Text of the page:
Massachusetts Senator Elizabeth Warren asked bank regulators at her first Banking, Housing and Urban Affairs Committee hearing today a pretty obvious question: When was the last time you took a Wall Street bank to trial?
Their sheepish answers imply that the group is not used having the notoriously feisty former leader of the Consumer Financial Protection Bureau hanging around.
"We do not have to bring people to trial," Thomas Curry, head of the Office of the Comptroller of the Currency told Warren.
"I appreciate that you say you don't have to bring them to trial. My question is, when did you bring them to trial?" she responded.
"We have not had to do it as a practical matter to achieve our supervisory goals," Curry said.
Next, she asked Elisse Walter, chair of the Securities and Exchange Commission, who said that the agency has to consider how much a bank will give up without going to court against trial costs.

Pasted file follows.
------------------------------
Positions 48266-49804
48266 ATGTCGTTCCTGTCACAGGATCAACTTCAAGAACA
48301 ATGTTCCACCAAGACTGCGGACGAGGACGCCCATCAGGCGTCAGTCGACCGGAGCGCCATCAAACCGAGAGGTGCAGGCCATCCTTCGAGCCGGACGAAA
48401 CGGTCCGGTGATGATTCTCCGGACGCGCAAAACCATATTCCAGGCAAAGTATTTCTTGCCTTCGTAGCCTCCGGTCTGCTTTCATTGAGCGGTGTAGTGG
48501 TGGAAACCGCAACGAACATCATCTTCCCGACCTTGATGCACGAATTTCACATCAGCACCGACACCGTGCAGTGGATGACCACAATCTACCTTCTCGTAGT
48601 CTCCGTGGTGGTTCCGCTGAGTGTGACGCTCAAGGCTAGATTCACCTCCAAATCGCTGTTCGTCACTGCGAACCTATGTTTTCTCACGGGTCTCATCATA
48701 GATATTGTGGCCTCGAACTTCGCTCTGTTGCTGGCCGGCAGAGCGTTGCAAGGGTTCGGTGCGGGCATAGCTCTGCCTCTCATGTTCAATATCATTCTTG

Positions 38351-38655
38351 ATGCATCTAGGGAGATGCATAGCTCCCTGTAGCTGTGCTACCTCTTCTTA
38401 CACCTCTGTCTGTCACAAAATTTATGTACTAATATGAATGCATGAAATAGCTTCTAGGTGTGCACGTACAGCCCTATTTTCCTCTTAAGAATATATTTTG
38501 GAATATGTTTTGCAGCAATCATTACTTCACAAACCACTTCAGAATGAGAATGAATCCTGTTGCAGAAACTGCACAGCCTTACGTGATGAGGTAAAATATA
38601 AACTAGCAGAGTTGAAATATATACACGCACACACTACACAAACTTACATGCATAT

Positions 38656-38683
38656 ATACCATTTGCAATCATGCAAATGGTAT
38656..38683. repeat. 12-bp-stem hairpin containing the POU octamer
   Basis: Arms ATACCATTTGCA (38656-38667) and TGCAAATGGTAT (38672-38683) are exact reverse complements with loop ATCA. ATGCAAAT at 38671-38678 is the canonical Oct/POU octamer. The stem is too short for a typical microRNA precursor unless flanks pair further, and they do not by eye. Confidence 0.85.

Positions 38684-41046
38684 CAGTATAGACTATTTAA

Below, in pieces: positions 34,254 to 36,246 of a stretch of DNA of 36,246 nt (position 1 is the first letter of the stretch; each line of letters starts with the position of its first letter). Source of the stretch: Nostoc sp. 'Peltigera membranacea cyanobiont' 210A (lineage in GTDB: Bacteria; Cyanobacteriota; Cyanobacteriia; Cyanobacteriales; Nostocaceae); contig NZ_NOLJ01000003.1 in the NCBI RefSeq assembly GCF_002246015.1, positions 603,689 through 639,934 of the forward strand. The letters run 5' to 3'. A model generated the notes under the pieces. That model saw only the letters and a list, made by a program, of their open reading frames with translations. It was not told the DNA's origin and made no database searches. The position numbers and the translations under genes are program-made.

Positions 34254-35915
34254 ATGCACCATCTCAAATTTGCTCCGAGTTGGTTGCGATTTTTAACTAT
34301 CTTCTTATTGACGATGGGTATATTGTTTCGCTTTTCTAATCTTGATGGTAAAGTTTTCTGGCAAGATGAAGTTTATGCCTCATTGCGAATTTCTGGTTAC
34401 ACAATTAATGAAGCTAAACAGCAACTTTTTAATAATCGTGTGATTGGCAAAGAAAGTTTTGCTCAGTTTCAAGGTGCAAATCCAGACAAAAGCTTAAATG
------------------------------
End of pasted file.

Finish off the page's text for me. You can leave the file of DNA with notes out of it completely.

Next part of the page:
"I appreciate that. That's what everybody does," said Warren (a former Harvard law professor). "Can you identify the last time when you took the Wall Street banks to trial?"
"I will have to get back to you with specific information," Walter said.
"There are district attorneys and United States attorneys out there every day squeezing ordinary citizens on sometimes very thin grounds and taking them to trial in order to make an example, as they put it. I'm really concerned that 'too big to fail' has become 'too big for trial,'" Warren said. You tell 'em.
Watch Warren in action over at The Huffington Post.